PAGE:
Sports writer Chad Leistikow takes a look at the Hawkeyes' final regular-season game of the year and which bowl game could be in Iowa's future.
IOWA CITY, Ia. — Iowa’s offensive linemen have been asked to stand tall and answer for their struggles all season.
A revolving door of big guys, dragged out of relative anonymity and off injury lists, took turns analyzing up-and-down play and side-to-side moves.
Which position will the next starter play?
Why can’t you protect C.J. Beathard?
How can these blocking problems be fixed?
As Iowa seniors spoke Tuesday about playing their final home game against No. 15 Nebraska on Friday (2:30 p.m., ABC), the young unit’s starters got an afternoon out of the spotlight. But their story will be remembered as the story of the Hawkeyes (7-4, 5-3 Big Ten Conference) this season.
“(Assistant coach) Brian Ferentz has done an excellent job with them and really been coaching them up,” Iowa senior running back LeShun Daniels Jr. said.
“He’s going to put guys in there to be successful. Over the last couple weeks, they’re really starting to trust each other and believe in each other to do their jobs.”
The line’s scrambled 2016 statistics speak for themselves.
Seven different starting lineup combinations have appeared in 11 games. All five positions have featured multiple starters. Preseason tackles Cole Croston and Ike Boettger moved spots in Week 6, swapped in Week 8, and were both out injured last Saturday at Illinois.
But Daniels and Akrum Wadley have each rushed for more than 800 yards. The group is a semifinalist for the Joe Moore Award, given to college football’s top offensive line.
“We can’t use guys coming in or guys going out as an excuse, ever,” Iowa junior lineman Sean Welsh said after beating Michigan on Nov. 12.
“It’s about the next man in. We’re all versatile and we’re all here to play, so we’ve got to execute. No excuses.”
Iowa’s line has been just like Iowa’s offense: inconsistent and oft-maligned; occasionally patchwork; good enough to become bowl eligible for the 15th time in the past 16 seasons.
“I would argue the offense has really done a good job in the last two weeks of helping the cause,” Iowa head coach Kirk Ferentz said Tuesday. “You know, the objective is to have at least one more point than your opponent. We’ve been able to do that two weeks in a row, so that’s been a real team effort. Lots of good complementary team football.”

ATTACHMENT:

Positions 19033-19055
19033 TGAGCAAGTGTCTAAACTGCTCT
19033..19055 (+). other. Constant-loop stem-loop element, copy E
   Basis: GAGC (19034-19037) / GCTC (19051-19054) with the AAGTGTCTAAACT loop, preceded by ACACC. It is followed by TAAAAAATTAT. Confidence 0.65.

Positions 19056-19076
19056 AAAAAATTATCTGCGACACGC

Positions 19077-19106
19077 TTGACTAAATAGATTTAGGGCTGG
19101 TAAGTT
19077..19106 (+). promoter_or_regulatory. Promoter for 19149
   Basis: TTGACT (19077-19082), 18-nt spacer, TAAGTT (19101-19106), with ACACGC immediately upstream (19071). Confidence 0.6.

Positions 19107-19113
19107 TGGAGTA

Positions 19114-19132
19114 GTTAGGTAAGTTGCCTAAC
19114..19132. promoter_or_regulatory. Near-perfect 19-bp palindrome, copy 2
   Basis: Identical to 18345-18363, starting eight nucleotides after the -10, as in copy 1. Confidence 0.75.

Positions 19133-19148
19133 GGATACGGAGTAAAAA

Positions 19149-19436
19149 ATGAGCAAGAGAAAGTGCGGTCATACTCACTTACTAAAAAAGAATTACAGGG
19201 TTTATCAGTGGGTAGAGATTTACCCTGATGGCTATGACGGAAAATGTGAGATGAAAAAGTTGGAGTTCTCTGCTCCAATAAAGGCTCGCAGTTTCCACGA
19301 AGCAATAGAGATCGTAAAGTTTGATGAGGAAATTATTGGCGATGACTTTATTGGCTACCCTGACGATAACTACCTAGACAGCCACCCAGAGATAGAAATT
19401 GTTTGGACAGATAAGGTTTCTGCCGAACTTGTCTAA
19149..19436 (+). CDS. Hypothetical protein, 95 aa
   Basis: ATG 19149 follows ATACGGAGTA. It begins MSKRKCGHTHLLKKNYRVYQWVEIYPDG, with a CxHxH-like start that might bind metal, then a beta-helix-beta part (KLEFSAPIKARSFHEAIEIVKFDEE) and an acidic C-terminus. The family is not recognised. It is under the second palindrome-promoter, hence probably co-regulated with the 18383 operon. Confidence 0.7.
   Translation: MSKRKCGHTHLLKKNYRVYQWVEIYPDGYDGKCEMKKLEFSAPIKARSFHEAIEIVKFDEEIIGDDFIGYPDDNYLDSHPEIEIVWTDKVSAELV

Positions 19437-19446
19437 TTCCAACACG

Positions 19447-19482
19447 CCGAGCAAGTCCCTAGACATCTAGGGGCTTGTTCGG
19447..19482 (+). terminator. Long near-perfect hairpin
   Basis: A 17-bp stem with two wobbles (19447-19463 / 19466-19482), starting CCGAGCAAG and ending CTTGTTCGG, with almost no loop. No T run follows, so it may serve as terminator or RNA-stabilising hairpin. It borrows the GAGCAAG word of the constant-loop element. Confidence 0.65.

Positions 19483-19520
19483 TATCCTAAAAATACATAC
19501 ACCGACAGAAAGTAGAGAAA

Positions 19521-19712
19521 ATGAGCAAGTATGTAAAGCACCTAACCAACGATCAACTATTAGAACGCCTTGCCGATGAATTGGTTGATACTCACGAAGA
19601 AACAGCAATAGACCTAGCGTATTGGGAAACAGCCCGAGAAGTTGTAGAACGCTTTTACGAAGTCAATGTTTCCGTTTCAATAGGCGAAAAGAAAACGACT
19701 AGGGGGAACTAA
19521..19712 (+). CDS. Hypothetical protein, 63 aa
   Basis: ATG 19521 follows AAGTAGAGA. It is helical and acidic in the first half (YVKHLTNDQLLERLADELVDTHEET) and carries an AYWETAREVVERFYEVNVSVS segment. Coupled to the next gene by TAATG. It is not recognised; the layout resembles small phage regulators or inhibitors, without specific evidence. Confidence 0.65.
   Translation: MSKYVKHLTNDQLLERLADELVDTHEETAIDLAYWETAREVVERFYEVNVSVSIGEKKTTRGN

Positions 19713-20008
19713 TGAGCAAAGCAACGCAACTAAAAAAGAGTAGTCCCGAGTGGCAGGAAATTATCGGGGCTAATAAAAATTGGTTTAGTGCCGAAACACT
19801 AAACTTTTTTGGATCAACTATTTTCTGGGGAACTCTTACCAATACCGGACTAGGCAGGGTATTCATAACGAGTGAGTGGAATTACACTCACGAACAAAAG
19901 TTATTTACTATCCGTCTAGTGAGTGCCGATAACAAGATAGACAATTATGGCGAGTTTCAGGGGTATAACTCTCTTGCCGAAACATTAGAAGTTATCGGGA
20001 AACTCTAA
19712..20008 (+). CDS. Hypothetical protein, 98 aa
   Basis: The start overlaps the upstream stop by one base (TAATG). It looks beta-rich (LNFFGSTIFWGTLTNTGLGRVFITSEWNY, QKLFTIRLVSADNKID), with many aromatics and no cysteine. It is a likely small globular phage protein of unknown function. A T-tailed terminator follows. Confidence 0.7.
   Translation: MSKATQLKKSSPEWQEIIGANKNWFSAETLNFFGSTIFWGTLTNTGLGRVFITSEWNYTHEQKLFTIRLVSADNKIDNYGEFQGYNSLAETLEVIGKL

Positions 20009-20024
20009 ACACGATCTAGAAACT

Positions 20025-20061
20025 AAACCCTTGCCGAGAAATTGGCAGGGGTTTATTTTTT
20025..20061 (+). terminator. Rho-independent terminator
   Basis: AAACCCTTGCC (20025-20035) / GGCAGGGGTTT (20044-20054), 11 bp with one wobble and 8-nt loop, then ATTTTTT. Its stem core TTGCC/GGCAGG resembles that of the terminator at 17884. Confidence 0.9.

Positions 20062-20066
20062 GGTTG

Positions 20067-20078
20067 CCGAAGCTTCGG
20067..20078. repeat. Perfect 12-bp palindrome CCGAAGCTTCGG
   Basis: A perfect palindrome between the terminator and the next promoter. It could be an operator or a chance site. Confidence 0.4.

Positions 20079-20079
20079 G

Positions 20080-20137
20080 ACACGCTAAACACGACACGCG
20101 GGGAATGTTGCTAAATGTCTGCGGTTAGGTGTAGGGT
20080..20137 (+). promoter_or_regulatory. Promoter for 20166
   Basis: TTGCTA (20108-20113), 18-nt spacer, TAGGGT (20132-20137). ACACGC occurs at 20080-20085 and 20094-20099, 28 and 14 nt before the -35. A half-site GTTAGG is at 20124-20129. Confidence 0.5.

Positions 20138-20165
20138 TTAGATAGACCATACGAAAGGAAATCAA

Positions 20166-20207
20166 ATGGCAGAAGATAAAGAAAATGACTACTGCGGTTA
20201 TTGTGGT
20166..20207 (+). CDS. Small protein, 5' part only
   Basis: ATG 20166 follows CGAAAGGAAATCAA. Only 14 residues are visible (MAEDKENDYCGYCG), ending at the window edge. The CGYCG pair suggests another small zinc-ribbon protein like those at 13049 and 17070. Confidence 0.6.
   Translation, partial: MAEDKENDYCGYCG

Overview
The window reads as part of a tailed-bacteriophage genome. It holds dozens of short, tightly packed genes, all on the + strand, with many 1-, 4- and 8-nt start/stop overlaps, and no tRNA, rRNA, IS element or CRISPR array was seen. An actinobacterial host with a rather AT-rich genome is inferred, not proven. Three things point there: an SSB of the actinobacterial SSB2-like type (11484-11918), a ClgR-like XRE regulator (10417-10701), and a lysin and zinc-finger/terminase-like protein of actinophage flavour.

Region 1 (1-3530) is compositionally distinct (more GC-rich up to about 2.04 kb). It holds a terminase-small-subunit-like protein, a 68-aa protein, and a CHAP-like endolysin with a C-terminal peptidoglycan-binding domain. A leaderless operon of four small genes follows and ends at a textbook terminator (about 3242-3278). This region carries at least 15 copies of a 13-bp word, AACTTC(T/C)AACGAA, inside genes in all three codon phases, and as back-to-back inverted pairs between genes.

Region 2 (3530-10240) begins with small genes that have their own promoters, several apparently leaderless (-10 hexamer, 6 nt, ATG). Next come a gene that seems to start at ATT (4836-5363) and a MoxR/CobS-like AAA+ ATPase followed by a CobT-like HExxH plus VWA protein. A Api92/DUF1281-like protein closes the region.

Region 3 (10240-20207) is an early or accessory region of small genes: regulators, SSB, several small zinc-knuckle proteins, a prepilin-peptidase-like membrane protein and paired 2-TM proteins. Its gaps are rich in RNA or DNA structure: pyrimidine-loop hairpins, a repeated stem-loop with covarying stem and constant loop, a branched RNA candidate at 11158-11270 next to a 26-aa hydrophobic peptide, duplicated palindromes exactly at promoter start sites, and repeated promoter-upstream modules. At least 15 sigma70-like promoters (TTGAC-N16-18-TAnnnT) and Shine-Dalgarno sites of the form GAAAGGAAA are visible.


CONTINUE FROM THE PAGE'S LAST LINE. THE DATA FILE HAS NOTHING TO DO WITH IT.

Ferentz’s youngest son, Steve, was the lone offensive lineman at Tuesday’s media availability inside Iowa’s Football Operations Center. He spoke about his family, his Senior Day expectations — “I'm sure there will be a prop bet on whether there are water works from me” — and his classmate and roommate Croston, the left tackle turned right tackle turned injured reserve.
Their final season has been challenging, especially coming off a Rose Bowl berth.
Yet their meeting room has remained cohesive.
“You take the same approach, no matter what your role is,” Steve Ferentz said. “It’s a day-by-day process and you’re just doing what you can to help the team and get better as an individual. Whether it’s giving the defense a good look, backing a guy up or just showing the younger guys the work ethic that’s necessary around here.
“I might not be playing, but there’s a role for everyone.”
Steve’s older brother Brian has had to adjust to injuries and plans on the fly in his fifth year as an Iowa assistant. The 33-year-old dealt with three separate starting units last season, which proved to be a warm-up for 2016 despite the promising returners.
Forget the unit Pro Football Focus rated No. 1 in the nation earlier this season. The Hawkeyes are just happy to have healthy starters — likely Boone Myers, Keegan Render, James Daniels, Levi Paulsen and Welsh — ready to play this week.
“Obviously, you know if somebody different is in there or not,” LeShun Daniels said. “But when it comes to game time, we know that whoever is put in there is going to get the job done. We’re not going out there worried they’re going to miss a block because they’ve been coached so well.”
Boettger and starting tight end George Kittle have practiced this week, but Kirk Ferentz called them “wait-and-see” cases for Friday. They could be key blockers against a Nebraska squad ranked 21st in the nation in total defense.
“We’re focused on running the ball,” Kittle said. “We do that pretty well, and I’m completely OK with that.
“I said at the beginning of the season, I prefer pancaking somebody to catching the ball and that’s still true today. Run-blocking is fun. It’s about whatever is best for the team.”
Iowa is seeking its first victory over Nebraska (9-2, 6-2) at Kinnick Stadium since 1981.
Eight different Hawkeyes have started games on the offensive line this season. Below lists how many games each has started and where.
Name Class Positions No.
Boone Myers Jr. LG, LT 10
Sean Welsh Jr. RG,RT 10
Ike Boettger Jr. RT, LG, LT 9
James Daniels So. C 9
Cole Croston Sr. LT, RT 7
Keegan Render So. RG, LG 6
Lucas LeGrand So. C 2
Levi Paulsen R-Fr. RG 1
NO. 15 NEBRASKA (9-2, 6-2 BIG TEN) AT IOWA (7-4, 5-3)
Where: Kinnick Stadium, Iowa City
Time/TV: 2:30 p.m., ABC (Allen Bestwick, Mike Bellotti, Kris Budden)
Line: Iowa by 2
Weather: Cloudy with highs in low 40s, wind 10-15 mph